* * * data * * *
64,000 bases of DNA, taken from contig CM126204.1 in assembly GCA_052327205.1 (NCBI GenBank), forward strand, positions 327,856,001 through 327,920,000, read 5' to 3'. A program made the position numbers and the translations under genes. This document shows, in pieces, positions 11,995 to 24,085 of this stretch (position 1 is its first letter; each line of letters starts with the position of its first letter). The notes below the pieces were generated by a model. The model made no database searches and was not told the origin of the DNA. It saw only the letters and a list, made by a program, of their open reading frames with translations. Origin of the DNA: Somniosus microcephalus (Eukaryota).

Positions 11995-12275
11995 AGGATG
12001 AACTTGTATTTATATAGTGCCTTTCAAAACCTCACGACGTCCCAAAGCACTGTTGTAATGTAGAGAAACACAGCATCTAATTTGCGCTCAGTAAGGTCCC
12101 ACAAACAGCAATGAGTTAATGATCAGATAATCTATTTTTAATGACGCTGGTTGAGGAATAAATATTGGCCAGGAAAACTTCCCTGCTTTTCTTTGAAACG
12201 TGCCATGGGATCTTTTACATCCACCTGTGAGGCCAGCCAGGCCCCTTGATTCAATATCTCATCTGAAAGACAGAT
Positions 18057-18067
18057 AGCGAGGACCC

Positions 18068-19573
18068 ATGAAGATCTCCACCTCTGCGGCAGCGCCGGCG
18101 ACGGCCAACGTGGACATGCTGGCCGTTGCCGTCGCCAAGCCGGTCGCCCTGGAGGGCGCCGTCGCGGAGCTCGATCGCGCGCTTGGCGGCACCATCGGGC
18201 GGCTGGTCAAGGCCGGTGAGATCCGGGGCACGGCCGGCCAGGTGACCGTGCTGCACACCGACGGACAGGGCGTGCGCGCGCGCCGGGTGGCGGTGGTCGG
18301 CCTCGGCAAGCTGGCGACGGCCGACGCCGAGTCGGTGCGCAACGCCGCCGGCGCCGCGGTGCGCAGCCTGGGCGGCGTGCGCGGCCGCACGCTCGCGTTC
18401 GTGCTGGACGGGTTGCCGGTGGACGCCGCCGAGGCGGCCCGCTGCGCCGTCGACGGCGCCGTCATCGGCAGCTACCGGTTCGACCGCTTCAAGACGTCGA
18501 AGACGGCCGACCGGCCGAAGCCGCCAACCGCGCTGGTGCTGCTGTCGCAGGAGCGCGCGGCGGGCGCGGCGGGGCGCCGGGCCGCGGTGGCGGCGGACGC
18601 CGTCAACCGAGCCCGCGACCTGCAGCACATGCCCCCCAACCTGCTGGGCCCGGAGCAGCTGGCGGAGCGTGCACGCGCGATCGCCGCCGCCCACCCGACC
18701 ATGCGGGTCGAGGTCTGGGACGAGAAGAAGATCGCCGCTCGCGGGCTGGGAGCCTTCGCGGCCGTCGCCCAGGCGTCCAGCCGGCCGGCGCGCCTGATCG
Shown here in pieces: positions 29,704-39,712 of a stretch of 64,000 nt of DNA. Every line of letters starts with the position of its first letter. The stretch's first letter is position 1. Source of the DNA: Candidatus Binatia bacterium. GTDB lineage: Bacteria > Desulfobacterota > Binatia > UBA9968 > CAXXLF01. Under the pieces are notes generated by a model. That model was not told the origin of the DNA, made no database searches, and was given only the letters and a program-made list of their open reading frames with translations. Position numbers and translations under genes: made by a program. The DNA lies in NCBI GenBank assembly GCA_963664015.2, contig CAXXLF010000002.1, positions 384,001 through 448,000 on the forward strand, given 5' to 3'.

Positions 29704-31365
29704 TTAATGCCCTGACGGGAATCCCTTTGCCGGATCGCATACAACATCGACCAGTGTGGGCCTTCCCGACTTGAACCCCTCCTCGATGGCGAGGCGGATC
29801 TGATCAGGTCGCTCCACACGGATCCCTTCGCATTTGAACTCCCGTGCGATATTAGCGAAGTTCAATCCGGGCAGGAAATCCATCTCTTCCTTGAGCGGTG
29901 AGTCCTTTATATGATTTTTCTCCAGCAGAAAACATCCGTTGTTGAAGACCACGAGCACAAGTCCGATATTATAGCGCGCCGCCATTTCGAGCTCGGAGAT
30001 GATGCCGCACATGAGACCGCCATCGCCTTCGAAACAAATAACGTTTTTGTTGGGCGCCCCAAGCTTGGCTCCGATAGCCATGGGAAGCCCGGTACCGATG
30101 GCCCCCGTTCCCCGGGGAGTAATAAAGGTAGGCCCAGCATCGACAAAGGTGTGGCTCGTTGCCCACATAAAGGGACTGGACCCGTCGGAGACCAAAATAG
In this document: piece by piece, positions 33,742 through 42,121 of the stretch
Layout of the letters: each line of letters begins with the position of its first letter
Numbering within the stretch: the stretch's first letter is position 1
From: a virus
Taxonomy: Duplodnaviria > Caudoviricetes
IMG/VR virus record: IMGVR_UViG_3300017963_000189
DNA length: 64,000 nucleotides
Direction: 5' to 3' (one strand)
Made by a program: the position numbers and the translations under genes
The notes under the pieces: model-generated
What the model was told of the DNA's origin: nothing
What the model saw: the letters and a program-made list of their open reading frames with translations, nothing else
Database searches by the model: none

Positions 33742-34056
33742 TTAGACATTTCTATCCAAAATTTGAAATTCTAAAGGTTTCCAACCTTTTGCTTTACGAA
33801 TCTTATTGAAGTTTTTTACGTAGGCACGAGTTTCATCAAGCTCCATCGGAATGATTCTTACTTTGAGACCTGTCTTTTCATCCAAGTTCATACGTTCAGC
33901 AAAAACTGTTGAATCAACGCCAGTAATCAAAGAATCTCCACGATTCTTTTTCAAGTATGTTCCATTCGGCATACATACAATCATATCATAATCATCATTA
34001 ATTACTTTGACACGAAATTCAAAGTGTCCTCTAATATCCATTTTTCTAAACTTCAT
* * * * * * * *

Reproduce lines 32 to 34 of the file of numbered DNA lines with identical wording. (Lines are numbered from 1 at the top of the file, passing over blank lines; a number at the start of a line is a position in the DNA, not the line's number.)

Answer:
Direction: 5' to 3' (one strand)
Made by a program: the position numbers and the translations under genes
The notes under the pieces: model-generated